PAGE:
Sports News Without Access, Favor, Or Discretion

All those problems you thought Qatar's World Cup faced—indentured servitude, bribery allegations, unplayable heat, nonexistent infrastructure—it turns out they can all be made to go away with a stay in a nice hotel and a photo op with Alan Shearer.

(Update: The article has been taken down, but a version has been preserved here.)


Phil Ball, a writer for ESPNFC, just got back from four delightful days in Doha, and he's a convert. The "witch hunt" against the nation's World Cup bid, he says, comes from an "anti-Qatar brigade" of journalists who haven't been there. Not like Phil! Phil's seen the real Qatar. On "an all-expenses paid trip." Expenses paid by whom? Phil doesn't say. But he attended the Aspire4Sport Conference, and the conference's principal sponsor is the Qatar 2022 World Cup Committee.

So, what did Phil think of the shiny Potemkin Oasis? Well, it doesn't actually sound like he ventured beyond his hotel or the conference center. But he was wowed by what he saw.

I was suddenly surrounded on three sides by the slickest, smoothest presentation I have ever seen. German-made, it was simply impeccable in every aspect — length, special effects, information, clarity, volume and political correctness. When it was turned off, I was overwhelmed by its brilliance. [Shaquille] O'Neal, Lennox Lewis and [Alan] Shearer all said the same the next day, and its effectiveness (apparently the inspectors asked to see it again, in a sort of childlike trance) probably won the bid there and then, not just for its technical brilliance but because you emerge from the room convinced that if the Qataris can pull off what they claim they can pull off, then the cynics might eventually be put to rest.

Why bribe the officials if you know your sales pitch is the best? It makes no sense. The Harvard-educated Qataris at the head of this bid are many things, but they are not stupid.


Rest assured, Phil took a photo with Shearer and shares it in his story. But what about all those legitimate concerns? Like the foreign workers building the soccer stadiums, who are living in nightmarish conditions and dying by the thousands? Waved away.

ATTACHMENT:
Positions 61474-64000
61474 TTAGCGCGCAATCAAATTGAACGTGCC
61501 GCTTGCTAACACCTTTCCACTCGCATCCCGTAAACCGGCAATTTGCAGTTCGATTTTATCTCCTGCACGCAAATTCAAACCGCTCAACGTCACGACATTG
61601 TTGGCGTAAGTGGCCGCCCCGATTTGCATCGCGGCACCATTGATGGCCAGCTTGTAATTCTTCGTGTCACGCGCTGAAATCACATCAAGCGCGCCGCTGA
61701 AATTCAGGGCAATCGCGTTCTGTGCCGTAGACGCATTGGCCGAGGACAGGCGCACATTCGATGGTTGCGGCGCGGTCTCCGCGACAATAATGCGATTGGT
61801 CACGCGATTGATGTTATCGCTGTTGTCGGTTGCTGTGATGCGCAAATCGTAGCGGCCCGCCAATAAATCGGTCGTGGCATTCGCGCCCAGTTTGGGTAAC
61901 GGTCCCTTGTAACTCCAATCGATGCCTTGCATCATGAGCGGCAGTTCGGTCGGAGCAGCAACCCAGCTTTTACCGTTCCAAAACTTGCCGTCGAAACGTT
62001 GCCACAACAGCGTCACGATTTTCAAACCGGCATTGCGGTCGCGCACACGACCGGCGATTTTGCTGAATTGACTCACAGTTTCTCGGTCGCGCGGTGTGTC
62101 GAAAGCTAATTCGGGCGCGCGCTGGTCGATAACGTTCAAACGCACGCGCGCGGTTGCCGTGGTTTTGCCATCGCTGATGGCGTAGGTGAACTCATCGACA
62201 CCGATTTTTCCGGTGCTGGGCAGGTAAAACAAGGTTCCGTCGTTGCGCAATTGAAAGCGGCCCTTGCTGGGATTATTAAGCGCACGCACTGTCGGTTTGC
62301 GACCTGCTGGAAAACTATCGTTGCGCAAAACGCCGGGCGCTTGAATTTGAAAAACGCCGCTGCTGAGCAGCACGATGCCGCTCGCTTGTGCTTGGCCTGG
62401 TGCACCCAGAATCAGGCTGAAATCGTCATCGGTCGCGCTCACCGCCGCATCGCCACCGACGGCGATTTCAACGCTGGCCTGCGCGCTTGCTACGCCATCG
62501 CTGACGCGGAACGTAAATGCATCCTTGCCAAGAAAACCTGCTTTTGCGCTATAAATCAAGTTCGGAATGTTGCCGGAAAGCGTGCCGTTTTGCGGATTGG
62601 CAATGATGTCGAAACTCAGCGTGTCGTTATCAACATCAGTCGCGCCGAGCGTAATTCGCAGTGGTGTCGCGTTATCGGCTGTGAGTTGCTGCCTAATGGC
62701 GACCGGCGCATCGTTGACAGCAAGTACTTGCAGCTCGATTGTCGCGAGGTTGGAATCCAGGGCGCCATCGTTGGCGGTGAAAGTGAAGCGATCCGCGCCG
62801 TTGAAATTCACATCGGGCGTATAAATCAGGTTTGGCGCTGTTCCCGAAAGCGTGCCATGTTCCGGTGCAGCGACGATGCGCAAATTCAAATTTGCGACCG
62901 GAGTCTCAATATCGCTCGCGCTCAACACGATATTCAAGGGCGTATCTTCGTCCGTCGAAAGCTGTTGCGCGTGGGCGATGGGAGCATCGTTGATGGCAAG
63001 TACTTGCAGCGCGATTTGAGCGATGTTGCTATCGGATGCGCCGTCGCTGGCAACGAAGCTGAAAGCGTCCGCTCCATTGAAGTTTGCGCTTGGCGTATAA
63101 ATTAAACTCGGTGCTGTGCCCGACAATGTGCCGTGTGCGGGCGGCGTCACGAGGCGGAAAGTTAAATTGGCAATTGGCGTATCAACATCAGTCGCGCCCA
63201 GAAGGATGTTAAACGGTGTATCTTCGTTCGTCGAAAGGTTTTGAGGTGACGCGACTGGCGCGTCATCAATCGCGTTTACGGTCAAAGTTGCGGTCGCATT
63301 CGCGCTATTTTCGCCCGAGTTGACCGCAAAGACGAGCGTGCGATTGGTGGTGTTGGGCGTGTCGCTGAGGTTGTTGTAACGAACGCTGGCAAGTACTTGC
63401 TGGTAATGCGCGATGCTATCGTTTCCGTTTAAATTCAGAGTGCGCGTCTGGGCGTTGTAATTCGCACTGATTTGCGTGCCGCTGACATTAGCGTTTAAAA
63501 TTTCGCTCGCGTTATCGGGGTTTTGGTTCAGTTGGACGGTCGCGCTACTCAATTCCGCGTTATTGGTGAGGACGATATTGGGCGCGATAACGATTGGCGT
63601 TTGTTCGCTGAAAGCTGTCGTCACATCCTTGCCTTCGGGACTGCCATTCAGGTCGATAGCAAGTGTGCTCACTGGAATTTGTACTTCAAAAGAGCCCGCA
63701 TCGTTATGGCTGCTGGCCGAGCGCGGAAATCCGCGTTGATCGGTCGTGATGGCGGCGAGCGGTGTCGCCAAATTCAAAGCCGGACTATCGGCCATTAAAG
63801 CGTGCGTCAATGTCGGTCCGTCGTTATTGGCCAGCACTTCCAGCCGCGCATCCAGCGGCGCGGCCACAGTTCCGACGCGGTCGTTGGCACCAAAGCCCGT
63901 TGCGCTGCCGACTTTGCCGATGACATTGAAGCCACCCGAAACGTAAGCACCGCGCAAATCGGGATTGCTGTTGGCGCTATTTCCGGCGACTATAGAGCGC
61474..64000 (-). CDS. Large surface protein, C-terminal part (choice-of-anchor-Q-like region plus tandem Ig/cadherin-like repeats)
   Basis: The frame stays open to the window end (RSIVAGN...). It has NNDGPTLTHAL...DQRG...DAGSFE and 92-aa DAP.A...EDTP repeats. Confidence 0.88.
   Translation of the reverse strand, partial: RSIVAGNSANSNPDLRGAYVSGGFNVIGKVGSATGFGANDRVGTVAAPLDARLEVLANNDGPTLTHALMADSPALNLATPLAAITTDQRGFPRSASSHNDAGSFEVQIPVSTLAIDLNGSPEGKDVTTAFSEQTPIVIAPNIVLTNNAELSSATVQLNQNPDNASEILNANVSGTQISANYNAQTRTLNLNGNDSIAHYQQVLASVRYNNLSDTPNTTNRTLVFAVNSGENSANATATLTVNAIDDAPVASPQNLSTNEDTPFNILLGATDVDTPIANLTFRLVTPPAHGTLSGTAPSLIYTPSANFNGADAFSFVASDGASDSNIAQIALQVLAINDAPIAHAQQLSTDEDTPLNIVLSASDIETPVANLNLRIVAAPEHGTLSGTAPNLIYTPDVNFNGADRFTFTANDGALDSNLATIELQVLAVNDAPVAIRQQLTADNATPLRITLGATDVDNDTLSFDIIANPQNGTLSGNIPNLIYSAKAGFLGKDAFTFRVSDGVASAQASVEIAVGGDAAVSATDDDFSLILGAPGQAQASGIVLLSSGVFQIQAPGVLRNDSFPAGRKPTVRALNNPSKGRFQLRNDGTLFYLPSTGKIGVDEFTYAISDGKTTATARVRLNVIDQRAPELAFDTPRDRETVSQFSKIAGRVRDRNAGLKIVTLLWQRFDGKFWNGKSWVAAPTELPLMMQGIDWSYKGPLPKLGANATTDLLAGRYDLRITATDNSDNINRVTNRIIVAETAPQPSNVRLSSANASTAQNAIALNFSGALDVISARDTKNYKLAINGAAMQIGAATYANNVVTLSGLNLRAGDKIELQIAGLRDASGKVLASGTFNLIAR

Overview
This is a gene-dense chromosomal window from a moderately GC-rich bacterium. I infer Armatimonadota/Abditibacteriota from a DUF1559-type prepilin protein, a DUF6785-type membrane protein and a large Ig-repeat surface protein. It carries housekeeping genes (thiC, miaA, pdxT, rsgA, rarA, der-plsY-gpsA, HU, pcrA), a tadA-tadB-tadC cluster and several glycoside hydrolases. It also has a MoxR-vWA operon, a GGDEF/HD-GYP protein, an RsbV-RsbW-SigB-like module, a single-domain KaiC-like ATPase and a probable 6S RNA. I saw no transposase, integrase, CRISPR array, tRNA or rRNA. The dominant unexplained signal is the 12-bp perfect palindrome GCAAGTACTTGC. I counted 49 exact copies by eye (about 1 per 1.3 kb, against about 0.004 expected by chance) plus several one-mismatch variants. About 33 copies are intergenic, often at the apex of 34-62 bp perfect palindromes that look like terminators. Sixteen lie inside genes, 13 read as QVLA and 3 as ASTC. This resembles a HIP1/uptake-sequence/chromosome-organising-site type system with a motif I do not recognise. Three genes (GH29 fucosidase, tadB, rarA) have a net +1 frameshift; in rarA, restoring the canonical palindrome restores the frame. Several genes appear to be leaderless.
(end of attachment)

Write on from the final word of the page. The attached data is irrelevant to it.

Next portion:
The investigative team that exposed the systematic abuse of workers' rights deserves praise, but it's the subsequent fevered reaction from other less objective keyboards that has turned the issue so sour, obscuring the potential advantages and positives that this event might spawn — still a substantial eight years in the distance.


Or, say, the particularly restrictive rules in the emirate?

Why worry about the availability of alcohol? A month on water and fruit juice might even improve some folks' health.


The overarching theme here is that none of these problems is an actual problem, because the muckety-mucks swear things will be better by 2022. There's a bizarre credulity in Ball's writing, vague promises taken as gospel. Phil has seen the future, and it works.

The Metro, for which the ground has been dug, is scheduled to open around 2019 and will change the traffic snare overnight.


It's too easy to be cynical (and that's without seeing some of the worst affected areas in the country). The Al-Wakrah project, which basically involves converting a fishing village south of Doha into the first template stadium community (it should be completed by 2017), contains all the components to make this a rather different experience, so that the "spectator realm" can be enjoyed "comfortably, economically and sustainably." I'll go for that.


Workers' rights? The Guardian investigative team did get that one right, for which it deserves various medals. At the news conferences I attended, especially the one following the Amnesty report that came out Sunday, the Qatari front men took it on the chin.

"We are a young nation. We're learning too." There were no lame excuses proffered. They said they would put it right. The new workers' charter, rather hastily assembled, is a step in that direction, but the systematic abuse of workers' rights has not been an active Qatari policy. They've just looked the other way, which is just as bad, but they have the power and money to fix it almost overnight. There is no congress, no bureaucracy. At the swish of the emir's gold pen, new laws come into effect.


It reads nothing so much like a travelogue of the Soviet Union in the 1930s, with all the attendant handwaving and assurances that the system will work, given time.

Ball's piece wouldn't be such an ethical disaster if it hadn't sprung from a junket. Pollyanna's Gulf Adventure could have been written by any superficial reporter paying their own way. (It's sort of astounding that ESPN couldn't find a few thousand dollars in the budget to head off the inevitable backlash.) We obviously have no idea if Ball was swayed by luxury—but a perceived conflict of interest is just as bad as a real one. The only way to nip that in the bud, and it's amazing that it even has to be said, is to not accept gifts from the subject of your story. Especially from a nation and a committee dogged by accusations of buying its way to success. But, then, perhaps, this is the best meta-criticism of Qatar's World Cup bid there is.



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